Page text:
Calke Abbey is a Grade I listed country house near Ticknall, Derbyshire, England, in the care of the charitable National Trust. The site was an Augustinian priory from the 12th century until its dissolution by Henry VIII. The present building, named Calke Abbey in 1808, was never actually an abbey, but is a Baroque mansion built between 1701 and 1704. The house was owned by the Harpur family for nearly 300 years until it was passed to the Trust in 1985 in lieu of death duties. Today, the house is open to the public and many of its rooms are deliberately displayed in the state of decline in which the house was handed to the Trust.

The estate was bought by the Harpur family in 1622. They were baronets from 1626. The current house was rebuilt by the 4th baronet, Sir John Harpur, between 1701 and 1704. The 10th baronet, Sir Vauncey Harpur-Crewe was devoted to his collection of natural history specimens. When he died in 1924, his daughter, Hilda Mosely, sold some of his collection of birds, butterflies and fishes to pay death duties. When she died in 1949 she was succeeded by her nephew, Charles Jenney who changed his name to Charles Harpur Crewe (born 1917). His sudden death in 1981 led to crippling death duties (£8m of an estate worth £14m) and the estate had to be handed over to the nation by his brother Henry (born 1921). To the side of the house is a large quadrangle of buildings forming the old stable yard and farm, complete with old carriages & farm implements. The out buildings incorporate a brewhouse, that was linked to the main house by a tunnel.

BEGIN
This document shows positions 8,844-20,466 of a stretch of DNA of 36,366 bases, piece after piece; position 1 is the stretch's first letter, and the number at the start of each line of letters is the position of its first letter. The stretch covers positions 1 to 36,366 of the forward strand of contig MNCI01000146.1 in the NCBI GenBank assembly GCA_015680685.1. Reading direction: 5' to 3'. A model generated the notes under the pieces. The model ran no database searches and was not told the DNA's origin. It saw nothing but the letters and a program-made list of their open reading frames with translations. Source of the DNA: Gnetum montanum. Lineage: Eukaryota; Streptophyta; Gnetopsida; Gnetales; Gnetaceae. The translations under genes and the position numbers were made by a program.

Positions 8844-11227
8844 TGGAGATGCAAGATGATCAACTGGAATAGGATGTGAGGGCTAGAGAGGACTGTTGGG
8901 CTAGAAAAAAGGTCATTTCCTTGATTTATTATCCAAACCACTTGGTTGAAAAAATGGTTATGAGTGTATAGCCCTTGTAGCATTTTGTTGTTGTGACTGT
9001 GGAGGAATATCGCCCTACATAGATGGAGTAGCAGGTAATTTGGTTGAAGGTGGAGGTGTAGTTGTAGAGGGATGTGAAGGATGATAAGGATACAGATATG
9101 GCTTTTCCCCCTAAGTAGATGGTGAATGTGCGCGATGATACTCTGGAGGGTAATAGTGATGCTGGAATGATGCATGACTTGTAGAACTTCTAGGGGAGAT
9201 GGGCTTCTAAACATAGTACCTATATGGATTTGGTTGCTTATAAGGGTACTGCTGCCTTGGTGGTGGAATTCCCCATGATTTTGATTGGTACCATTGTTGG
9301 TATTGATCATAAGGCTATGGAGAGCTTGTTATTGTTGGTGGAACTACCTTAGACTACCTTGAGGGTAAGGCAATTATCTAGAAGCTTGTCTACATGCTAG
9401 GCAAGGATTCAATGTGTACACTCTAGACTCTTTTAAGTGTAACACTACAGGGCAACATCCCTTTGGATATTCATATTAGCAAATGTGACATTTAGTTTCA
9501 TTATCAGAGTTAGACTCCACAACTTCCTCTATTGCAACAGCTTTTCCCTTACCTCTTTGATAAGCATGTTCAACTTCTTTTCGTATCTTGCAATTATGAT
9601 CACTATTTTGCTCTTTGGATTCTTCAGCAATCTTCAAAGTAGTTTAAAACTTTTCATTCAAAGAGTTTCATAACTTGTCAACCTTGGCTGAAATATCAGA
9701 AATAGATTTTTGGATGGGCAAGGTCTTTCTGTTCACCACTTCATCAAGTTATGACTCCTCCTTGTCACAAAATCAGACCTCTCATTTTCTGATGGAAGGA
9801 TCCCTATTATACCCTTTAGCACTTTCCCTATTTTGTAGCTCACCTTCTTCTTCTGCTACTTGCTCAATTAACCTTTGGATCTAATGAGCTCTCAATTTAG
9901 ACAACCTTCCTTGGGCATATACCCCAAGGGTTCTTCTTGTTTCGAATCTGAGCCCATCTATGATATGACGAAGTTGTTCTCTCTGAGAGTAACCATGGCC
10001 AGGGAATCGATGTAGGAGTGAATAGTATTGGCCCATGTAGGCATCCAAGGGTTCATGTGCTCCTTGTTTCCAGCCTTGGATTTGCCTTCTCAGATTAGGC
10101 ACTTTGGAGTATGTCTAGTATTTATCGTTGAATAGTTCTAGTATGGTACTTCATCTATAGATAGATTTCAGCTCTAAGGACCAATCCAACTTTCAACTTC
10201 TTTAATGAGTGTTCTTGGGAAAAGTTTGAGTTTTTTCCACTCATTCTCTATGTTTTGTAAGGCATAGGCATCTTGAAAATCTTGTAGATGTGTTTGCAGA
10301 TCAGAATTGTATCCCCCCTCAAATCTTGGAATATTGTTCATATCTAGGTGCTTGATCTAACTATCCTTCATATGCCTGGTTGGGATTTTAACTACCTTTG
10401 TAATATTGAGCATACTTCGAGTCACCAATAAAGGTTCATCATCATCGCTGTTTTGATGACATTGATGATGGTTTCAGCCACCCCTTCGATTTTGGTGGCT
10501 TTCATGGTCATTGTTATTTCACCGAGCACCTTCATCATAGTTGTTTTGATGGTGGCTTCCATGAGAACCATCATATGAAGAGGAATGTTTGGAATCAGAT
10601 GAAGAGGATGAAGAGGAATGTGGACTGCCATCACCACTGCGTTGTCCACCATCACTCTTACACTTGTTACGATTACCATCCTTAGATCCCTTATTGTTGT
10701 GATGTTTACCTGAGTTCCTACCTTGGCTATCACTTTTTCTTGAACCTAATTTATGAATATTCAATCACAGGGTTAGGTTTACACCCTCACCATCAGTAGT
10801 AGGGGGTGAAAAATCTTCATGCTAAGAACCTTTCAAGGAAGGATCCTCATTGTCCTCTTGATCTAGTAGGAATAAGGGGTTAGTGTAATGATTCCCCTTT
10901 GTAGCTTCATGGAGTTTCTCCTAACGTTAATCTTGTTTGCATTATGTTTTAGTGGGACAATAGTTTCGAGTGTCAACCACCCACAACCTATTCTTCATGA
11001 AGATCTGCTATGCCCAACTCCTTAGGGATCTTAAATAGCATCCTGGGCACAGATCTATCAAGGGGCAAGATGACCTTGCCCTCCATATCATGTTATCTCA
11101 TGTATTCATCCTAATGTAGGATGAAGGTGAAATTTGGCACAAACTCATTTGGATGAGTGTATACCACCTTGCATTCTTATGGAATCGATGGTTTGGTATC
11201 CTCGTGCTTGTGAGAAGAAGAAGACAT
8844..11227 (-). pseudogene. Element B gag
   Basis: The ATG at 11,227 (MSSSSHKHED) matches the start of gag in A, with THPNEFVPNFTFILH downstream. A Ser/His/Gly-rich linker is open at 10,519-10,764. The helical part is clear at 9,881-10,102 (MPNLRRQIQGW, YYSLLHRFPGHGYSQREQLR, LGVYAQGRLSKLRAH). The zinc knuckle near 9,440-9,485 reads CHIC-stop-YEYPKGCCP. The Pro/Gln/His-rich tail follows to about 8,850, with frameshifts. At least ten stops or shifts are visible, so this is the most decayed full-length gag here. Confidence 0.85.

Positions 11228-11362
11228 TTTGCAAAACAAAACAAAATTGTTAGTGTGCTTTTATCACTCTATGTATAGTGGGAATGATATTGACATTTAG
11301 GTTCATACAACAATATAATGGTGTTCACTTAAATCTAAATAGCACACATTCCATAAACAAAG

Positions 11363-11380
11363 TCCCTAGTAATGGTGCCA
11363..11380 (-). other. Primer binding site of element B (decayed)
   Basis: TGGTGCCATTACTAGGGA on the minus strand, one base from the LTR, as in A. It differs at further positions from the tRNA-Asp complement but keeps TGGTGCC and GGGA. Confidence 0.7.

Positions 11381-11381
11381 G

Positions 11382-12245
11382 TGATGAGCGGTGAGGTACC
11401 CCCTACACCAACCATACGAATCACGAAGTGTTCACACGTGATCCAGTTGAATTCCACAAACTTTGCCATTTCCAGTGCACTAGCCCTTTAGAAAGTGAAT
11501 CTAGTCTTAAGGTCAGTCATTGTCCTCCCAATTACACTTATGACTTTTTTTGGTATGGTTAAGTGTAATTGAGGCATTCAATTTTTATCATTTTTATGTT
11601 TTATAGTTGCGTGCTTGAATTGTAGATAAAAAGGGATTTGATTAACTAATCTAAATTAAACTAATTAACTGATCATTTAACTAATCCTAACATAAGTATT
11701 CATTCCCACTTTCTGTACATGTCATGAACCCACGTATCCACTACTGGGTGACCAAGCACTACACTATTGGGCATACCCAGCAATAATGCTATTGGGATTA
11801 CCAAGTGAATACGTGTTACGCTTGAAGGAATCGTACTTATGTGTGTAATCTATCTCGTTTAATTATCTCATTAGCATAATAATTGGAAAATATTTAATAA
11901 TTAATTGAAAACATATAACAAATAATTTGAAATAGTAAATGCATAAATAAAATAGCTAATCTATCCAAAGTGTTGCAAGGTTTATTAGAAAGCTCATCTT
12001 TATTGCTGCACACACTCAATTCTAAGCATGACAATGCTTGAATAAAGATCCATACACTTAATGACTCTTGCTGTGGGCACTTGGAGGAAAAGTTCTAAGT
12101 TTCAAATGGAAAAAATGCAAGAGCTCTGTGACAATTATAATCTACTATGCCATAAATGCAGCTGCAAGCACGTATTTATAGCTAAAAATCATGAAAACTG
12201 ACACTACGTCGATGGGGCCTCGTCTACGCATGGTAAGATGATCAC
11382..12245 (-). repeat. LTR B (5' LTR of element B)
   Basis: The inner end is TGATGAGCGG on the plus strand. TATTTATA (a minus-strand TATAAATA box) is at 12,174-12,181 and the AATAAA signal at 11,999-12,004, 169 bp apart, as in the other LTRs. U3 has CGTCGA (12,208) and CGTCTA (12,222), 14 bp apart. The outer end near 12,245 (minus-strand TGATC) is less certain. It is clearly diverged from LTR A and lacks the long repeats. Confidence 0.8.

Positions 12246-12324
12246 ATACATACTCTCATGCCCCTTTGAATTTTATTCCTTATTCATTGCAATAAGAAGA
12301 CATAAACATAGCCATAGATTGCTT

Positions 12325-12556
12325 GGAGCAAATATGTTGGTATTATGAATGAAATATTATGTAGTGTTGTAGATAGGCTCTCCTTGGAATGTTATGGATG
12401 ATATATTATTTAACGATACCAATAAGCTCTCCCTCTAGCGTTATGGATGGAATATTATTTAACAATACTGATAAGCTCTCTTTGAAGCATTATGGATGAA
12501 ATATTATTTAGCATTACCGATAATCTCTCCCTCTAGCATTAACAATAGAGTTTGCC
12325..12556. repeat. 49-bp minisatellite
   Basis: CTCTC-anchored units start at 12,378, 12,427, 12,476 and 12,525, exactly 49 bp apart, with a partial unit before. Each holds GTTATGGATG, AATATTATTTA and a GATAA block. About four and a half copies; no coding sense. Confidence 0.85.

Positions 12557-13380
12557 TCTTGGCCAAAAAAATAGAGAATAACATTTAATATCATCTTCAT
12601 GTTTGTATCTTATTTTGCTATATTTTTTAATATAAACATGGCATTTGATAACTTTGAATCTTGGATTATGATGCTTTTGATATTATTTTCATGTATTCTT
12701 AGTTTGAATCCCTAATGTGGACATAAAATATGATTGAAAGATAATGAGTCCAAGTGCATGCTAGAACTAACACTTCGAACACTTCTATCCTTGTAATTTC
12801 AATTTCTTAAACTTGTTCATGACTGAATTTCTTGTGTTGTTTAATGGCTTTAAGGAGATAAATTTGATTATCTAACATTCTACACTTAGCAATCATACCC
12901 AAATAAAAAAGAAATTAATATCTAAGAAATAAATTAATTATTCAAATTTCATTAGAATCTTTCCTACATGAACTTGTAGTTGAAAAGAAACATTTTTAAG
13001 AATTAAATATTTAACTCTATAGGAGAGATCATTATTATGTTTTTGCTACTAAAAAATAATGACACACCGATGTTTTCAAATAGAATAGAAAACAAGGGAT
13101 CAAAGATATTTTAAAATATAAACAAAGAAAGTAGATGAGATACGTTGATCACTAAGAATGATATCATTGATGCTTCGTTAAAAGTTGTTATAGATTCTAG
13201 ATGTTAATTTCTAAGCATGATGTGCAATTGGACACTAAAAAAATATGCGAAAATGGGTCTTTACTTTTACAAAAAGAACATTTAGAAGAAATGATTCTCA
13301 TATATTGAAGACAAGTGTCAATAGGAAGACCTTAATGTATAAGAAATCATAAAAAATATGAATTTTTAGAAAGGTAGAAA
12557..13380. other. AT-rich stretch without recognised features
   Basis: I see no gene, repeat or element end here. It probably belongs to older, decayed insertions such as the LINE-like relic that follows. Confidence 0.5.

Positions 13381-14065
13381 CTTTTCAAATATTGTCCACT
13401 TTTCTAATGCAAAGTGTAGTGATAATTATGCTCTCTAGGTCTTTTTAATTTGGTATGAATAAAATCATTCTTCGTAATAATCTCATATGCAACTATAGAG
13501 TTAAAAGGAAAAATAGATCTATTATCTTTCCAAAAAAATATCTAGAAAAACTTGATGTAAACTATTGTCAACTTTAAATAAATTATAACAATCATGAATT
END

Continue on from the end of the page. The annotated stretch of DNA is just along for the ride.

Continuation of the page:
Present day
Set in the midst of a landscape park, the National Trust presented Calke Abbey as an illustration of the English country house in decline. A massive amount of remedial work but no restoration has been done and interiors are almost as they were found in 1985 so the decay of the building and its interiors has been halted but not reversed. Before the National Trust work of the late 1980s everything had remained untouched since the 1880s. The Trust manages the surrounding landscape park with an eye to nature conservation. It contains such features as a walled garden, with a flower garden and a former physic garden, now managed as a kitchen garden. Some years after Calke was handed over to the National Trust to settle death duties, an heir was discovered: Andrew Johnson, a distant cousin of the Harpur family. Johnson was a wealthy resident of Vermont and the owner of important stands of timber and of a lumber business, though the popular press in Britain referred to him as a "lumberjack". Johnson was given the use of an apartment in the Abbey, which he and his family have used on occasional visits.


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Building Activity

  • updated a digital reference
    about 5 years ago via Annotator